You may be able to close your eyes and remember your first day of high school. Can you remember the bus ride, the smell of the hallway, your homeroom teacher? If we allow yourself, you may be able to feel that knot in your stomach that you felt as you lay in bed the night before pondering unanswered questions. What if I get lost? What if I do not know anyone in my classes? Who will I sit with at lunch? Will my teachers like me? How will the upperclassmen treat me? As you come back to reality with praise that you are no longer an awkward, nervous 14 year old, you can understand why freshmen often struggle as they transition to high school. There are so many changes. Some of these changes may include adjusting to new classmates from different feeder schools, new social pressures as fourteen-year-olds adapt to physical and emotional changes, new buildings that are often much larger than middle school buildings, the academic rigor of the block schedule, and many other obstacles that we all can remember from our own high school experiences. Because of the challenges and questions students are faced with each day, it is imperative that a school who strives for a healthy school culture provide answers, direction, and support to students. Without intentionally designing your school culture to catch students who are struggling academically, the success of the other positive aspects of your culture will be stifled.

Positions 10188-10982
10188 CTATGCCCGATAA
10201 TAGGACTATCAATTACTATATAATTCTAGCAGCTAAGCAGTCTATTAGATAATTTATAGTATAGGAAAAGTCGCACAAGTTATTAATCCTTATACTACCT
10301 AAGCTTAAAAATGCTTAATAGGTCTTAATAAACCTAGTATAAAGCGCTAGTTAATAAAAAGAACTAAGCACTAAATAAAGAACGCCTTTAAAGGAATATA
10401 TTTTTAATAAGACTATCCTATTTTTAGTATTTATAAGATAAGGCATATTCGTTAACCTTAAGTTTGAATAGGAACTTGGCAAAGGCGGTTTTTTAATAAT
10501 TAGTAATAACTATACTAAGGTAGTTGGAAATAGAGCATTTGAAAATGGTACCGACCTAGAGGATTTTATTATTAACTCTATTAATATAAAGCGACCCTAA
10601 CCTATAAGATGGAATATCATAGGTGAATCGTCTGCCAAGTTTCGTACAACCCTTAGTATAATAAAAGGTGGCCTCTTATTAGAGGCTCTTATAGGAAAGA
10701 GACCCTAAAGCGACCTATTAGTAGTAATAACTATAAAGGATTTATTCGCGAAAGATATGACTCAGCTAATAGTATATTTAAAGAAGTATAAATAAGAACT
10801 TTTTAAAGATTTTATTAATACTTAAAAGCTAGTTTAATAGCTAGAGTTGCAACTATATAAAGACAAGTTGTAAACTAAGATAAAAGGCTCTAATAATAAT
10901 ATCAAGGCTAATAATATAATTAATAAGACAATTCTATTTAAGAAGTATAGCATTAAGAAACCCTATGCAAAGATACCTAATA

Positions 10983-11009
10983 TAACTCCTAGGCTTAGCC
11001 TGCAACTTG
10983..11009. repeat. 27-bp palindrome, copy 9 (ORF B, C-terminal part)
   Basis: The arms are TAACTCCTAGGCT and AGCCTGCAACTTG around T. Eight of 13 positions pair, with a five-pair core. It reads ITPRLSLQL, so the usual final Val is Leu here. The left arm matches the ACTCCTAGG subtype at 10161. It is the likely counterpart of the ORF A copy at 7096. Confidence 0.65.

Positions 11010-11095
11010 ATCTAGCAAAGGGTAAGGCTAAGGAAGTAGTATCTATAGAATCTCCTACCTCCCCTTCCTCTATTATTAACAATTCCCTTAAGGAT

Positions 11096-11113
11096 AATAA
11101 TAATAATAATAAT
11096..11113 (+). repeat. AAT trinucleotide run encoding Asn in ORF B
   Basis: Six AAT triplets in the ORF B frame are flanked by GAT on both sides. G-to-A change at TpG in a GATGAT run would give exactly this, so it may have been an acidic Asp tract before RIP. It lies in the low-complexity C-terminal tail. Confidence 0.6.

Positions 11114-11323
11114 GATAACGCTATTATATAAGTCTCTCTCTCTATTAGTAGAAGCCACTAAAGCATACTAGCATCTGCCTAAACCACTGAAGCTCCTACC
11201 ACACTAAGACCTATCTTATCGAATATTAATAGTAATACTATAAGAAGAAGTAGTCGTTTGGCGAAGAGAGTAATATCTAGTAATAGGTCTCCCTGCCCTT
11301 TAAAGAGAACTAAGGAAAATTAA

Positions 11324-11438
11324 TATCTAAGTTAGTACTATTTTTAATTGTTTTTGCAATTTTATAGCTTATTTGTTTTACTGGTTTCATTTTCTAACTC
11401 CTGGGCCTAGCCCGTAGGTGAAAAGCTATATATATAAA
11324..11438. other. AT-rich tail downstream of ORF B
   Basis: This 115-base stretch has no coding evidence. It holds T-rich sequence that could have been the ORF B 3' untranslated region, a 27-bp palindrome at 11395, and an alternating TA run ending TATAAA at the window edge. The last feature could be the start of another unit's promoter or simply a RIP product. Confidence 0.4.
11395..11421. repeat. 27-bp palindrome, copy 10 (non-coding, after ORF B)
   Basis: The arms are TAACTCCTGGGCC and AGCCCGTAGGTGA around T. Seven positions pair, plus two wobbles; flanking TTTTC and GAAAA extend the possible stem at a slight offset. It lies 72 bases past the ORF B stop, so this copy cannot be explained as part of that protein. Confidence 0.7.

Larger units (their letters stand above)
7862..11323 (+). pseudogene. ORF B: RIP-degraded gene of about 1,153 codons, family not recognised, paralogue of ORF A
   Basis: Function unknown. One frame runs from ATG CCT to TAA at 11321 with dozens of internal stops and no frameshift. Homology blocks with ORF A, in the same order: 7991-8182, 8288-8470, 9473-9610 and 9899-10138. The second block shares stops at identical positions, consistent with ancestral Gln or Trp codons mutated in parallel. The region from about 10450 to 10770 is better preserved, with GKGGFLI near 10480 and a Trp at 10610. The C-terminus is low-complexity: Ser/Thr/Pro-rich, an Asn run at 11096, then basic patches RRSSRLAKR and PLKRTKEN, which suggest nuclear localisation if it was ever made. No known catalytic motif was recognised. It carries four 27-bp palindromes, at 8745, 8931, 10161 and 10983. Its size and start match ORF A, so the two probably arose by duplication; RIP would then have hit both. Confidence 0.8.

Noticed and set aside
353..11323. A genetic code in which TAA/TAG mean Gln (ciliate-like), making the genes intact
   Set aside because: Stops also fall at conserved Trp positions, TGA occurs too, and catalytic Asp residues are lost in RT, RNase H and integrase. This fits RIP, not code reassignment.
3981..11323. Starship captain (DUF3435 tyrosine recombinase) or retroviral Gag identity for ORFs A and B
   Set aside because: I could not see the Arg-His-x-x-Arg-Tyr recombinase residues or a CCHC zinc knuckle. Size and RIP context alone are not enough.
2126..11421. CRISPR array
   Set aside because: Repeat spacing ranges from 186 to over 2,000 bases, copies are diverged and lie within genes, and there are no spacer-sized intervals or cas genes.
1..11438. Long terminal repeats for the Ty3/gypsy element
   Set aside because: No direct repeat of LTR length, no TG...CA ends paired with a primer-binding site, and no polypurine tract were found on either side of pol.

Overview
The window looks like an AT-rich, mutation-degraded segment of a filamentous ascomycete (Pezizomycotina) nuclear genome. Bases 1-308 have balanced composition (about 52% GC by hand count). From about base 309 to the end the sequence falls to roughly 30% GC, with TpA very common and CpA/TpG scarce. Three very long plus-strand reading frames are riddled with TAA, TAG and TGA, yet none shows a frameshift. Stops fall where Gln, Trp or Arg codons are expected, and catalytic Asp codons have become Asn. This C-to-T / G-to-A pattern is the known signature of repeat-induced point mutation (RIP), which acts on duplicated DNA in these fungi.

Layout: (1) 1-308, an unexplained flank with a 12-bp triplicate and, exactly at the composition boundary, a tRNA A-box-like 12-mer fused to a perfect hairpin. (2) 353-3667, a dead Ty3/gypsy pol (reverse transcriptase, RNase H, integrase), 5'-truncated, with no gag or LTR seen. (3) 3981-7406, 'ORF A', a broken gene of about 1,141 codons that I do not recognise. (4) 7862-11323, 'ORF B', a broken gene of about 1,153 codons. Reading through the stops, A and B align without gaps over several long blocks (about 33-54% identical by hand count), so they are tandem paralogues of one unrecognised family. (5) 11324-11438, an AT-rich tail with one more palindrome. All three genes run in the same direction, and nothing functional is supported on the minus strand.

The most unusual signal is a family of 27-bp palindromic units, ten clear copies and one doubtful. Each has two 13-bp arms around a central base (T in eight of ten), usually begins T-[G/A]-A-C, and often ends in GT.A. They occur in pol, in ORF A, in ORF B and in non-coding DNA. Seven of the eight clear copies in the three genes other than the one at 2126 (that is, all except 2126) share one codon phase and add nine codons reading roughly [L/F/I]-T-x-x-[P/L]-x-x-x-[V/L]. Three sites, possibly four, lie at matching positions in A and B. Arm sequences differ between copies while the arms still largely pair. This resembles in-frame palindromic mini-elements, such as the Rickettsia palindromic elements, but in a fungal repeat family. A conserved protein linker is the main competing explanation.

We know freshmen who earn less than “C” average are more likely to drop out than graduate. With an appreciation for the multiple daily challenges our students face and the importance of freshmen grades compared to academics later in high school, we are tasked with providing multiple interventions for students who need the extra push to stay above the important 2.0 Grade Point Average (GPA). By providing a myriad of interventions, we attempt to reach all students and purposefully keep the focus on one of the main indicators of high school graduation, course performance.
Nearly all K-12 schools intervene for struggling students. Such interventions can include a Positive Behavior Intervention System, scheduled enrichment/remedial period, using online programs to close achievement gaps, attendance incentive for good grades, and technology initiatives, to name a few. With the resources and setting that we have, below are just a few of the interventions that we have implemented in order to build a school culture where every student has the opportunity to succeed.
One of the most proactive and effective interventions we have is our after-school tutoring program. Twice a week, teachers from our End of Course Test (EOCT) subjects stay for an hour after-school and provide remedial instruction for students who are struggling. This setting benefits the student because he/she is able to complete homework while using the teacher as a resource. Also during this time, students can practice concepts with which they are struggling, complete test corrections to improve summative grades, or complete late, missing assignments. To remove the transportation issue that after-school tutoring can present, we work closely with the district’s transportation department to offer free bus ride home to students who stay for tutoring.